View of the church from the north-east


St James the Great

Newark Archdeaconry

Newstead Deanery


There has been some form of settlement at Brinsley since before the Norman Conquest, at which time the area was mostly covered by forest. The Domesday Book of 1086 records the holding of Brun but there is no mention of a church. 1303 is the earliest reference to a chapel in Brinsley, when Roger de Brunnesley was granted permission to build one on land adjoining his manor house.

The present church was opened in 1838 for use as a Chapel of Ease within the Parish of Greasley, and in 1861 it was granted its own vicar. Initially, the church was known as Holy Trinity, but the dedication was changed to St James the Great during the 1890s. Shortly after the Second World War, Brinsley began a close working co-operation with St Michael and All Angels, Underwood and this arrangement was formalised in 1955, when the new parish of Brinsley with Underwood was created.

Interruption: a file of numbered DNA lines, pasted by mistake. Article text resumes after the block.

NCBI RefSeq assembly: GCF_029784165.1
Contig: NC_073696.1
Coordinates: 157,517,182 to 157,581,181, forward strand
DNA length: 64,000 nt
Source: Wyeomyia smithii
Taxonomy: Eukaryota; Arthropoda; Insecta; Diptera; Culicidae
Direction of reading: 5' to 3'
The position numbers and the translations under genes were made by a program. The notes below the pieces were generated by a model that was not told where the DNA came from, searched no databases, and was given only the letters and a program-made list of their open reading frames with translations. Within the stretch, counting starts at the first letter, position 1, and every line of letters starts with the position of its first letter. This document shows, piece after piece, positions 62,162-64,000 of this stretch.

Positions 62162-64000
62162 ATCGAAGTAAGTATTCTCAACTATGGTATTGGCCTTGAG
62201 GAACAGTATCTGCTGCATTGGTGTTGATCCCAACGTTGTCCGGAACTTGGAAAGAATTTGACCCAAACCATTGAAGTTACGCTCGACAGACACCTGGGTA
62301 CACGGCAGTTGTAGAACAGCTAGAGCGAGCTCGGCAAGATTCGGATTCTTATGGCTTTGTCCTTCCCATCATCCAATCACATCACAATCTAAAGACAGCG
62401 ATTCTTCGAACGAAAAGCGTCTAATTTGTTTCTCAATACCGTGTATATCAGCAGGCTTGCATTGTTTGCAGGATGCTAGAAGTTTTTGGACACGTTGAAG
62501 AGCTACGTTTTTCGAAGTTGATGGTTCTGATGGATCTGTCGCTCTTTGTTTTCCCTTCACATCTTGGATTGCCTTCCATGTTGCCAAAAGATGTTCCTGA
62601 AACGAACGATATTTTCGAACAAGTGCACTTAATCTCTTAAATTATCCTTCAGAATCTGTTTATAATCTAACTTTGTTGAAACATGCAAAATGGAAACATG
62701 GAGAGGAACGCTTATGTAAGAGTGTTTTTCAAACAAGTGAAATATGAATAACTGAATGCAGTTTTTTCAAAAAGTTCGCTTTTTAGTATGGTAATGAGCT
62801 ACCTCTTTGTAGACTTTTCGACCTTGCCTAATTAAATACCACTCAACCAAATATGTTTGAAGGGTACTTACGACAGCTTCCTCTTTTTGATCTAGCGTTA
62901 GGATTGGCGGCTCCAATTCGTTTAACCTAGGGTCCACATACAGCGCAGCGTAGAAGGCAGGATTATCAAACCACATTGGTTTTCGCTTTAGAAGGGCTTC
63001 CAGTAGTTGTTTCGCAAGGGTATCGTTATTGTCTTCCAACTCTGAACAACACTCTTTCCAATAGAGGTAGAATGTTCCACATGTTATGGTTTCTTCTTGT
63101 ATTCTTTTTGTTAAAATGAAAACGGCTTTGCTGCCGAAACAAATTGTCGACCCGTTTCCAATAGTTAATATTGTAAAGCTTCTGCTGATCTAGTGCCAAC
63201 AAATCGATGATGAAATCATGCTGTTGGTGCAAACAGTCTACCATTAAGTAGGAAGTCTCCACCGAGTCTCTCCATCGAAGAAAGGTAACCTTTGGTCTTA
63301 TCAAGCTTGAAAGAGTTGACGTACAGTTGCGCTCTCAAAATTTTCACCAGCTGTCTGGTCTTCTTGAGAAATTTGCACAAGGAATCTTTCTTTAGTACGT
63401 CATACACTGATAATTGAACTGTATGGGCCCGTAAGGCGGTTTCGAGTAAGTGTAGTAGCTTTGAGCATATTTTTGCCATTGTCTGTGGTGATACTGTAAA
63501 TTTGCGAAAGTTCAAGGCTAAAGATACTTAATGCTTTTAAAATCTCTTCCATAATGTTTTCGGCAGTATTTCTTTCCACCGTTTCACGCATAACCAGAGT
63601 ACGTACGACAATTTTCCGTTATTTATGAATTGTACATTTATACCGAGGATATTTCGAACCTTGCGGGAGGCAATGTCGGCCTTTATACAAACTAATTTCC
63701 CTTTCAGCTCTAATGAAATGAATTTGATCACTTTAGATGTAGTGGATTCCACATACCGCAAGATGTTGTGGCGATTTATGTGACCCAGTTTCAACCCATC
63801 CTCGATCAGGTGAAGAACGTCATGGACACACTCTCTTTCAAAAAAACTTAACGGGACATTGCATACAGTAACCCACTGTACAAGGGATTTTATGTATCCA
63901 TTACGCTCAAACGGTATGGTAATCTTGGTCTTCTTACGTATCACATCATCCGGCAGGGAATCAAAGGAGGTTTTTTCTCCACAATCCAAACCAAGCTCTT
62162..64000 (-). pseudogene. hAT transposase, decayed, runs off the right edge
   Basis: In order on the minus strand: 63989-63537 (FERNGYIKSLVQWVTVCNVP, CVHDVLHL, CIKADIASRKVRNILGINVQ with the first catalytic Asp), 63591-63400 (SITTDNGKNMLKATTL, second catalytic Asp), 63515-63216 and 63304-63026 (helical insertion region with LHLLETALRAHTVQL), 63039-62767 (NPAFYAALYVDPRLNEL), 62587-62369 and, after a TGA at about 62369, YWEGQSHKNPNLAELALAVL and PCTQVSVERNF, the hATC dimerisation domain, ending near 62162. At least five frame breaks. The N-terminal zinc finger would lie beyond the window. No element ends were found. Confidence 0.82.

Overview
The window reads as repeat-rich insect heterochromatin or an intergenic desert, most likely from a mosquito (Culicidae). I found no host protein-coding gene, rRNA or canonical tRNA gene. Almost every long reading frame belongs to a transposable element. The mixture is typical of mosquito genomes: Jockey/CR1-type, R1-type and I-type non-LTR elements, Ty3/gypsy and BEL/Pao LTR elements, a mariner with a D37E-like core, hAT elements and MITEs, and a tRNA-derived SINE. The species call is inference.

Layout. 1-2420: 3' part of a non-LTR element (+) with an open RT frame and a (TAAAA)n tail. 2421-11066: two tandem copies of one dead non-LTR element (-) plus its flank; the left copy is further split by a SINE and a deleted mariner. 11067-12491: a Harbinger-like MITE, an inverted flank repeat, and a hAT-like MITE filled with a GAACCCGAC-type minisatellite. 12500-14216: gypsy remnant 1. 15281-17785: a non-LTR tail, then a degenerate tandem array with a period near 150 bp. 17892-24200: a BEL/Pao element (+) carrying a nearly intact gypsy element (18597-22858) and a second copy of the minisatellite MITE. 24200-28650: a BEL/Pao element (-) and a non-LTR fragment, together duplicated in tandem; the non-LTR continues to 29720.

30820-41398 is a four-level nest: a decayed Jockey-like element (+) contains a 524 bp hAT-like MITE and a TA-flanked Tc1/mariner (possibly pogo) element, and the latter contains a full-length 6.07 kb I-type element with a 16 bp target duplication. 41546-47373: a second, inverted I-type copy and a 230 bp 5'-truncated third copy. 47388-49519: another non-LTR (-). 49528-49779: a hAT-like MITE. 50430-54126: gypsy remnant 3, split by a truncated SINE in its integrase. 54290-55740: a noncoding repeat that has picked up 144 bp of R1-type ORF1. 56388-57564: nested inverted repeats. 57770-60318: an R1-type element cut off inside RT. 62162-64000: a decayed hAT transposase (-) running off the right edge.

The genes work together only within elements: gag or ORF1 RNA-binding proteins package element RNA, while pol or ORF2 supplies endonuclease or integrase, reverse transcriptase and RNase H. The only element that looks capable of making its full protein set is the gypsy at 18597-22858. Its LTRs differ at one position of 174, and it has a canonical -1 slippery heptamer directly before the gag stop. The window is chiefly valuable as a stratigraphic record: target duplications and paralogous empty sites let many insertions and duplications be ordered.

The church is a plain Gothic style building and was enlarged forty years after its construction. It stands in its own churchyard, which has since been extended to provide more grave space and off-road parking. There is also a detached church hall, which dates from 1952 and a lych gate from 1958. Visitors to the church have a good view of the re-erected wooden headstocks, which supported the winding gear of the former Brinsley Pit. The area has been grassed and is used for recreation.

Particular thanks to Linda Osgerby for research on this entry